Mary Pat Campbell
Hartford, CT and online (mainly work from my house in NY)
Life, Investments, ERM
Why did you choose the actuarial profession?
I had just decided that an academic math career was not in the works for me, and I realized that the money I was making teaching math would not keep me in the lifestyle which I preferred. So I cast about for a numbers-related profession where I could make a comfortable salary. I also tried to break into other areas of finance, but my timing was very poor – I started looking in 2002, when NYC and the economy in general were in the doldrums.
What misconceptions did you have about the actuarial profession before you started your first full-time job?
One misconception had to do with the availability of jobs. Much of the marketing of the profession had been put out well before the 2001 recession (and frankly, the societies have kept it up even though entry-level positions had greatly tightened). I also didn’t realize how geographically concentrated the profession was, but to a large extent that was irrelevant to me as I wanted to stay in the NYC metro area.
What do you wish you had known about the profession when you were just writing your actuarial exams?
Pay more attention to regulations (and how they developed). It wasn’t until I finished exams that I really perked up to the impact of regulation on the industry.
How is what you studied (college and actuarial exams) relevant at your job?
There has been a couple very specific skill sets I picked up over the years that was helpful: problem-solving techniques in general have stood me in good stead, especially testing limits of a problem (as well as concentrating on what the real goal is, and not getting lost in the details).
As for the actuarial exams, some key ones were Life Contingencies and the Investment-related exams — I built a variety of Excel calculators while studying for the old Course 3 (life contingencies, primarily), which I got to use in multiple purposes at various jobs (and donated one version to the SOA) — for actual calculations for specific customers, for general illustrations for marketing use, for testing the pricing of some annuities.
The Investments exams started me off in directions where I got more into thinking about asset-liability modelling, and troubles that can arise in that sphere. My readings on these topics definitely didn’t stop with the prescribed syllabuses, as there’s always more to learn.
What class do you wish you had taken in college?
I wish I could’ve gotten into the sensory psychology course. It was over-subscribed, and the psych majors got first stab at it.
What’s your best time-saving trick?
What apps/software/tools you can’t live without?
I’d say my Macbook Pro. I use it to produce my TIA videos and other materials, but I also use it to use such tools as R and certain Excel plugins that I can’t convince IT at my day job to let me install.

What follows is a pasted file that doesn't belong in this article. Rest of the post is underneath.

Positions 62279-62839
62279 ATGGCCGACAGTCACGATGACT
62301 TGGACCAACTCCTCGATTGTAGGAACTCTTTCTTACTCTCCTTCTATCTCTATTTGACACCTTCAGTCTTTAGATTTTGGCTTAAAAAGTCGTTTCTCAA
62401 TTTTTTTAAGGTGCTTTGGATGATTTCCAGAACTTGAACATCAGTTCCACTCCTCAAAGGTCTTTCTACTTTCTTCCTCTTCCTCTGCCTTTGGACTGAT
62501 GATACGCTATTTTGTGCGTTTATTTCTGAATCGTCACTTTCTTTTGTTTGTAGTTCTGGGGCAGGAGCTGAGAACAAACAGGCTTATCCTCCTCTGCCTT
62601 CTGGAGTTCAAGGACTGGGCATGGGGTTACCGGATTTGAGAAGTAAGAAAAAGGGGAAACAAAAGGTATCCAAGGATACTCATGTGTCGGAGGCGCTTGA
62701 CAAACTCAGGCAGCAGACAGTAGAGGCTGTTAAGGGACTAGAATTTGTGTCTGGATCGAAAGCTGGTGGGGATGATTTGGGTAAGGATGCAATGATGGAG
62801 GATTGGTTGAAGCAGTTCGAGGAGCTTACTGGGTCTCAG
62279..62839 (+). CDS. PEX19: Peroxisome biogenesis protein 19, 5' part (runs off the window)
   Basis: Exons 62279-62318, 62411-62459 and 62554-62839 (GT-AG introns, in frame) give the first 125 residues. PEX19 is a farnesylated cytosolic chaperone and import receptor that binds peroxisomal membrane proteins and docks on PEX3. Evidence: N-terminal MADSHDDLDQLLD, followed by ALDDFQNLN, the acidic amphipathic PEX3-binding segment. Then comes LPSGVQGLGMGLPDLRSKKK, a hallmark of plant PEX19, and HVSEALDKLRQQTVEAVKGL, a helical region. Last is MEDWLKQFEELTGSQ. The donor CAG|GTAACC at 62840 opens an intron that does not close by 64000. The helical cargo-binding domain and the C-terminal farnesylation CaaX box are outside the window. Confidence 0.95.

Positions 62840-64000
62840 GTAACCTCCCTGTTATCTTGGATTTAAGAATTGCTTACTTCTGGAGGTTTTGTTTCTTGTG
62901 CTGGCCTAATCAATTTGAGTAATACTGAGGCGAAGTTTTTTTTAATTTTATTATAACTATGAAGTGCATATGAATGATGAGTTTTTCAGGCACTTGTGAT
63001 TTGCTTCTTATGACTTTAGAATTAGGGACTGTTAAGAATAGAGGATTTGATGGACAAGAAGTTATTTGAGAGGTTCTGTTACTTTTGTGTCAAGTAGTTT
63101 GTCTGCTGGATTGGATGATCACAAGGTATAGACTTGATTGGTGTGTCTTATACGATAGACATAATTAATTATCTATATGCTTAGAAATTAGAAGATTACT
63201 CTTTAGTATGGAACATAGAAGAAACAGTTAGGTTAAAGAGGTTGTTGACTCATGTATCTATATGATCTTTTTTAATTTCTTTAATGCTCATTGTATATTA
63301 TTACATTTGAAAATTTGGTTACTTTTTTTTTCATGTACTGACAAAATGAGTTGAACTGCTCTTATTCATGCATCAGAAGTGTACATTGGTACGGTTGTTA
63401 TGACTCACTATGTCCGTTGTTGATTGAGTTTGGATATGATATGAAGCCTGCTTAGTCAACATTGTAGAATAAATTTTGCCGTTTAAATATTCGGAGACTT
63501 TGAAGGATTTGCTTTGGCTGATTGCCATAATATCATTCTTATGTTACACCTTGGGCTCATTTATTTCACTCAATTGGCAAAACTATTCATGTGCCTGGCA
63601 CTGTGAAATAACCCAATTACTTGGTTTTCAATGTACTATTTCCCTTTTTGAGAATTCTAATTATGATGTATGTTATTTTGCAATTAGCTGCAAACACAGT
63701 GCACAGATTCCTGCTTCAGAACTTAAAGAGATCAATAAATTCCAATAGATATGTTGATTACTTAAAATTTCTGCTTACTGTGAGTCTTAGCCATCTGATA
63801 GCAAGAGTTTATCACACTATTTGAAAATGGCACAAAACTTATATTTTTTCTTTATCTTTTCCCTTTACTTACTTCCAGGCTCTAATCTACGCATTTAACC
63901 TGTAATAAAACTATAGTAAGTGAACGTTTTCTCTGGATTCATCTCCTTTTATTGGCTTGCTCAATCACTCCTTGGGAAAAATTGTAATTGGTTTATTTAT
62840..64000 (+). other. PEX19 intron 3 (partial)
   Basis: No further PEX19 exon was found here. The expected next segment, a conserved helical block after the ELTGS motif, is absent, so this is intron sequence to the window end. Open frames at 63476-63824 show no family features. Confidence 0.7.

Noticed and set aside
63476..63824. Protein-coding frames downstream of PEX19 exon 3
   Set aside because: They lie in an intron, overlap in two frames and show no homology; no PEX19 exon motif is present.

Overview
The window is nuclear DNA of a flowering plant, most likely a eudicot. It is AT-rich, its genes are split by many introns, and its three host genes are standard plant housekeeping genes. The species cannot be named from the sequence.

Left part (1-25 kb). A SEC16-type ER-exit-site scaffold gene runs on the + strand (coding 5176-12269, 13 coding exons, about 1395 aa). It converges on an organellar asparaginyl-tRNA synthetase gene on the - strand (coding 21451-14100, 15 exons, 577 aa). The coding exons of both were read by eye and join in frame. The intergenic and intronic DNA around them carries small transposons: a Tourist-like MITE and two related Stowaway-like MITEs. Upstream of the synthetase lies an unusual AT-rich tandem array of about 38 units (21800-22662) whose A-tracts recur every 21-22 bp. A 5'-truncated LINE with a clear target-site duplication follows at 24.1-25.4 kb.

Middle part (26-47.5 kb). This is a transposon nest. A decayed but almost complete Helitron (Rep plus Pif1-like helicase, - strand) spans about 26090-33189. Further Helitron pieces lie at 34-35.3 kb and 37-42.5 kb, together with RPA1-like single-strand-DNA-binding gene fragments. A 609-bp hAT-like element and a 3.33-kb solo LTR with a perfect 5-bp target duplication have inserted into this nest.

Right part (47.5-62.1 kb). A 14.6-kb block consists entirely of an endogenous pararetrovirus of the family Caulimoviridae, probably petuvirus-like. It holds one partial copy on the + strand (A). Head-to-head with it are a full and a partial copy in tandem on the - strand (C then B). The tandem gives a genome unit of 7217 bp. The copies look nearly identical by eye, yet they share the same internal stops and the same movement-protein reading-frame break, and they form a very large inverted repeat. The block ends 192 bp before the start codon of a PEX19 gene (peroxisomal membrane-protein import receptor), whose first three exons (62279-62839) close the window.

What do you like the most/least about your job.
For both of my jobs I get to talk and write a lot. I love that. In particular, I love sucking in information, digesting it, and then putting it in a form useful for other people.
For my research job, my main peeve is talking with reporters who don’t do their homework (or expect me to write their articles with absolutely no credit).
For the TIA job, I get really annoyed by massive or surprise changes in the exams by the SOA.
What’s your favorite to-do list manager or how do you stay on top of projects?
Sticky notes on my monitor (short-term to do) + lists on my whiteboard (long-term to do)
Besides your phone and computer, what gadget can’t you live without?
The Keurig machine at the day job.
What’s your workspace like?
Piles of books and papers. And lots of tea mugs. My office is at the end of a hall, tucked in the corner, and I call it my hobbit hole.
What’s your office schedule like?
For TIA, I’m mainly writing my material at night, and recording my videos from about 3am – 6am
At Conning, I have regular office hours. There’s not a standard schedule – other than a weekly team meeting. I’m generally reading material throughout the day – I have several automated news feeds on the insurance/finance biz that I’m looking at, and I have longer term deadlines for studies, articles, etc. When I’m in writing mode, I generally sit in my hobbit hole for a couple hours at a time and just bang away, popping out occasionally to refresh the tea mug.
If you were to host “What Really Grinds My Gears” show related to your work, what would be the subject that you would dedicate most of airtime to?
What’s the best advice you’ve ever received?
“Be a good animal” – my dad
Do you travel much for work and if yes where?
What do you like to do in your spare time?
Having absurd conversations with my children and amusing ones with my husband, and then posting them on Facebook.
One online/offline publication you can’t go without reading is?
Star Wars or Star Trek?
My piece of advice to those into a business career (whether actuarial or otherwise) is to improve communication skills by using them: join Toastmasters, take opportunities to speak publicly or to write in professional publications… and if you’re interested in writing about actuarial-related stuff I can hook you up with some appropriate SOA publications. One doesn’t need to be a member of the SOA to do that.